In the month of December, much is focused upon one of the biggest superstars in our culture. I'm not talking about Elvis Presley, the Beatles, John Wayne, or Joe Montana; there is at least one superstar bigger than even those talented folks...Santa Claus.
Each year, images of Santa are everywhere...in our music, in our stores, on our televisions...everywhere. This doesn't bother me in the least; after all, Santa Claus is very real, and, if we remember who this man is, we should be more thankful for him and his ministry, which continues to touch people today with the love and peace of Christ.
"Santa Claus" is the Anglicized/Americanized name of Nicholas, a fourth century bishop in what is today referred to as the Eastern Orthodox Church, in what is now the nation of Turkey. Known for his great generosity and prayerful devotion to the Scriptures, he was at one point imprisoned for his faith, but was eventually freed and participated in the critical Council of Nicea, which did so much to define, by the leading of the Holy Spirit, what entailed Christian orthodoxy.
It upsets me when I hear Christian sisters and brothers making the claim that Santa Claus doesn't exist. Imagine if in six centuries people claimed you never existed! Just because someone lived a long time ago doesn't mean they are fictional.
This is upsetting for a few reasons. First, Jesus had a special place in his heart for little children (Mt 19:13-25), and to hurt a child by claiming that Santa isn't real is not very Christ-like (see also Lk 17:2).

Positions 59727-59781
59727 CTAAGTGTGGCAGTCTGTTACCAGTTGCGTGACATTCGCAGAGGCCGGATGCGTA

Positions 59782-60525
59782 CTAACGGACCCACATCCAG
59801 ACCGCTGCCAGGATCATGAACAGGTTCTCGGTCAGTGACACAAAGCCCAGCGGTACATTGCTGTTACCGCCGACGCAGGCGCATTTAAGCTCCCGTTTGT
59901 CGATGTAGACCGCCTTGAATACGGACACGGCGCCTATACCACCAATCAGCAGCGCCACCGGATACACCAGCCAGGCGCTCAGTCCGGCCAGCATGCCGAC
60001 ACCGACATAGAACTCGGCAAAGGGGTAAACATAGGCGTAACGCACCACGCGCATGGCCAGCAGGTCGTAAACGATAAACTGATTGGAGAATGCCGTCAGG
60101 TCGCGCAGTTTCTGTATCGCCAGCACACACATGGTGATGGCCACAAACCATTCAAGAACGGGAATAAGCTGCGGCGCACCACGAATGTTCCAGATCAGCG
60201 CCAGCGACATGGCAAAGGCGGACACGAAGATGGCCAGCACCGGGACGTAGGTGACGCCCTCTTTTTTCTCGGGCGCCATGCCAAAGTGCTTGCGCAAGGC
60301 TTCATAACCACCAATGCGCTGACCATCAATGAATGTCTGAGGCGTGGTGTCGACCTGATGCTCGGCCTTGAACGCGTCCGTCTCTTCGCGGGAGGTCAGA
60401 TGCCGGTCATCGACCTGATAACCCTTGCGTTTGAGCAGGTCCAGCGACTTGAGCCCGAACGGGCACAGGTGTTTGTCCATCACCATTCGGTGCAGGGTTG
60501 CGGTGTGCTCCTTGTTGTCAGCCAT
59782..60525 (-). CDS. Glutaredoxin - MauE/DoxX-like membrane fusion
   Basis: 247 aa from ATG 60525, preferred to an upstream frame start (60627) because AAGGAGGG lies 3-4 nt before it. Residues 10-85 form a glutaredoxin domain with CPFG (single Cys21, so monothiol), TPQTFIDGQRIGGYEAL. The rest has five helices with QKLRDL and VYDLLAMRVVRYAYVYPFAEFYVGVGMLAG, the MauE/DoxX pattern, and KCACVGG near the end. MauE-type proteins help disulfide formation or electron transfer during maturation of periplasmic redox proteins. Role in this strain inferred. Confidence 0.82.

Second, human beings need fairy tales...we need to hold onto a sense of the fantastic. I posted briefly about this subject in May 2006, and it is a firm truth. To quote G.K. Chesterton, "Fairy tales are more than true - not because they tell us that dragons exist, but because they tell us that dragons can be beaten." We need this important concept, because the notion that "dragons can be beaten" is crucial to an understanding of the Christian faith; Jesus proclaimed an extremely powerful apocalyptic message (I refer you to Dale Allison's 1999 book on the subject). For a Christian to deny Santa's existence because his story is fantastic and filled with magic is to risk denial (for the same reasons) some pretty important aspects of the gospel which are also fantastic...such as the virginal conception and the Resurrection of Our Lord.
Third, and perhaps most importantly, we believe that disciples of Jesus Christ have a future (Jer 29:11), that death is not the last word (1 Cor 15:54-57; 1 Thess 4:14-18). We believe that in some way as yet not perfectly known, the dead in Christ are with God (I'll leave it to others to argue about the specific nature of the "intermediate state"). If we believe that, then is Santa Claus - Bishop Nicholas - with the Lord? If not, then are Grandma, Aunt Bessie, and your old Sunday School teacher with the Lord? John Wesley? Mother Teresa? Saint Paul?
Of course, in some mysterious way, we believe that the dead in Christ are in the presence of God, even if we cannot know the specifics of what that looks like or feels like. And, since the dead in Christ are experiencing the divine presence in a wonderful way which we cannot yet fully comprehend, they are very much alive in Christ (Lk 20:38; Phil 1:23).
Bishop Nicholas - Santa Claus - is real. And, in the bosom of the Father, he is very much alive.
He stands today as he did centuries ago as a disciple of Jesus Christ committed to prayer, the Holy Scriptures, and (remember Nicea?) Christian orthodoxy.
He stands today as he did centuries ago as a disciple of Jesus Christ committed to remaining faithful to God, even at the risk of suffering and persecution.
He stands today as he did centuries ago as a disciple of Jesus Christ committed to standing with those who suffer, those who hurt..."the least of these".
He stands today as he did centuries ago as a disciple of Jesus Christ committed to sacrificial giving and sharing, both materially and spiritually.
Let us thank God for Santa Claus and his ministry, which continues to touch the world and inspire the Church; and let us use his example to inspire us to be more faithful as disciples of Our Lord Jesus Christ.